Not that I think that commercial soi-disent journalism is
exactly pure, either. But choosing a few
different sources that I read, myself, should help.
I’ve been integrating this with a Time Tracking Experiment.
Just because I have Border Collie Brain Syndrome and need to give my brain something to do, I decided to track every minute of the day and how I spend it. Yes, it is a tedious pain in the butt and no, I won’t be doing it the rest of my life, but I think it has given me some really important feedback on how I spend the finite moments of my life and what’s worth it to be spending those moments on. The utterly anemic amount of meaningful contact with real people became blisteringly obvious in less than a day, though, and was a factor in this Leaving Facebook thing.
I have not gotten rid of (nor do I want to) all online socialization
Get real. I’ve been
socializing at least in part online for nearly 25 years. I do enjoy online chats, even if those chats
have moved to a different device or platform.
Email? Look, I was a
prolific correspondent even as a teenager before online communication was
commonplace. I was always writing some pen
pal or other a letter, and even passing notes to my friends in school. Writing is a favorite form of communication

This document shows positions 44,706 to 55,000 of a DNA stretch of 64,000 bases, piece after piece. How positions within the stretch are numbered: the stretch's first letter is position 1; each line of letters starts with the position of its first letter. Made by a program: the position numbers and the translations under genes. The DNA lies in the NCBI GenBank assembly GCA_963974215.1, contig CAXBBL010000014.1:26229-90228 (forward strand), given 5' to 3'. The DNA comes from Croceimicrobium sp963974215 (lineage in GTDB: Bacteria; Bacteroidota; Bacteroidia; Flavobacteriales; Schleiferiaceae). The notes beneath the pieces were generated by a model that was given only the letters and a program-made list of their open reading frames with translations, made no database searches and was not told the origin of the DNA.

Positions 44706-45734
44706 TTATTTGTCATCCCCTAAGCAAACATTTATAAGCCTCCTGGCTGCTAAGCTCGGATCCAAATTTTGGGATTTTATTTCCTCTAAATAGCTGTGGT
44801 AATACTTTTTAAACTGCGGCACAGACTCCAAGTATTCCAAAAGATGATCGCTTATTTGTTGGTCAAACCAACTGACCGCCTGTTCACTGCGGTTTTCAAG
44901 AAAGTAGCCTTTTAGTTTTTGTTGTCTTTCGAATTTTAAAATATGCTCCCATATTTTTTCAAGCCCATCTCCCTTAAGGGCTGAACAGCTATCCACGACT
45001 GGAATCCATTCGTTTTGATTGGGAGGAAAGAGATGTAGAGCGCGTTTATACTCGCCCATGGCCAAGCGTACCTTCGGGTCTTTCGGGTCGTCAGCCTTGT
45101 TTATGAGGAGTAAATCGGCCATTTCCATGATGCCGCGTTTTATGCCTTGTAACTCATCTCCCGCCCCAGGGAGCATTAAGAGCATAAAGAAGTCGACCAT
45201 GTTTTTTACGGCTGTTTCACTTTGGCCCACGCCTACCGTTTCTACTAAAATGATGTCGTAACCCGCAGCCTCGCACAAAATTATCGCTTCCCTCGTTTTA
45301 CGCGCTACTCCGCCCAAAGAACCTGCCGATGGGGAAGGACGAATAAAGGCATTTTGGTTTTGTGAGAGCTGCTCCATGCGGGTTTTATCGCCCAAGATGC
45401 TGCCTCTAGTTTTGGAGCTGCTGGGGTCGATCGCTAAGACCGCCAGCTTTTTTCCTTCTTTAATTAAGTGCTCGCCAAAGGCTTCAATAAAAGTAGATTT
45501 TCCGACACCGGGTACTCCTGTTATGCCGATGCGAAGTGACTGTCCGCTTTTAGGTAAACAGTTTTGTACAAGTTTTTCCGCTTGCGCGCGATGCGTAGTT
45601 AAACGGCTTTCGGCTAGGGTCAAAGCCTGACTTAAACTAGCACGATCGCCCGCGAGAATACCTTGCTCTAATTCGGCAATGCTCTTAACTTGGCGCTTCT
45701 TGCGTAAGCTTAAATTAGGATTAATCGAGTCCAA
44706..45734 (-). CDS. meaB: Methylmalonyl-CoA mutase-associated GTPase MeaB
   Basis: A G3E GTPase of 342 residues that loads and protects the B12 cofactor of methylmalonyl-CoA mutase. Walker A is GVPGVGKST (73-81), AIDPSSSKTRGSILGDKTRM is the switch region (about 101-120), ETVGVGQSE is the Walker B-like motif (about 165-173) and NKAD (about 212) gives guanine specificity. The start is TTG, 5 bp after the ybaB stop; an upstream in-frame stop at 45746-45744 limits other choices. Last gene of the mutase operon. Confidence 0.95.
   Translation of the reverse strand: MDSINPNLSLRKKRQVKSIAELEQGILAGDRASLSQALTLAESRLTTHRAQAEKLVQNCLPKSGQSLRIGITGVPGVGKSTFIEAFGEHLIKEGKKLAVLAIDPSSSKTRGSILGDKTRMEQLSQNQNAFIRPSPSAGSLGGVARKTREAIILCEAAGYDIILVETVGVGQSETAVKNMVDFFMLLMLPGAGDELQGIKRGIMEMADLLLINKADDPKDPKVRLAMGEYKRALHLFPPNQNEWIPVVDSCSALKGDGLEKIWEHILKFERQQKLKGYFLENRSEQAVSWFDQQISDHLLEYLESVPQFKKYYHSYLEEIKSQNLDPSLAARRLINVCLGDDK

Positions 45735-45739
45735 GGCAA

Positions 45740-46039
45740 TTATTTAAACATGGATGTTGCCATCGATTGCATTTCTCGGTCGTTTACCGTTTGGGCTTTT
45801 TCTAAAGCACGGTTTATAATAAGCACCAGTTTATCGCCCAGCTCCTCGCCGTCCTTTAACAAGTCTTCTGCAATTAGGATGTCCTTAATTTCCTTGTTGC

for me (duh!), and yes, I write emails even more than I subject my
longsuffering correspondents to my atrocious handwriting.
I am feeling less depressed.
I’d been going through a bad period because of Reasons. Facebook was Not Helping. It’s not that things aren’t…. tense in the
world right now. They are. Hey, I’m still reading the news and not
sticking my head in the sand.
Here’s the deal.
Advertisements revolve around making you anxious, then offering a
solution for that anxiety. That is
specifically how advertising is designed.
Facebook’s revenue comes from selling your data and advertising. It is specifically designed to make
you anxious. Once I could see the
fnords, it helped me realize there are other ways to stay informed about the
world, interact socially with geographically diverse friendships and not use a
platform that is hurting rather than helping.
The relief was almost immediate. As in, “my fitness watch that measures stress
showed it” immediate.
I’ve done more “real writing.”
Just as my low bar for feeling satisfied with social
interaction was tripped with Facebook, my somewhat higher bar for feeling
satisfied about writing was also tripped.
I’m spending more time on articles – researching more and
editing a bit more.
What Can You Do?
You might or might not want to leave Facebook. I have Views, but you don’t have to share them. That said, I want to challenge you a
bit. Are you talking to your loved ones
outside of a “Post and like” format? I’m
not saying you have to call ‘em on the phone.
I get that you might prefer to communicate in textual format. Boy, howdy
do I get that!
But, instead, try this:
Email your friends personally.
Text them if you have text capabilities.
Talk to them by voice or video call if that’s
As you do, think about your interactions and how they work
in social media v. a one-on-one conversation. Do you get a feeling of the whole artificial
sweetener v. nourishing nectar when you interact? How are your stress levels? What is making you happy?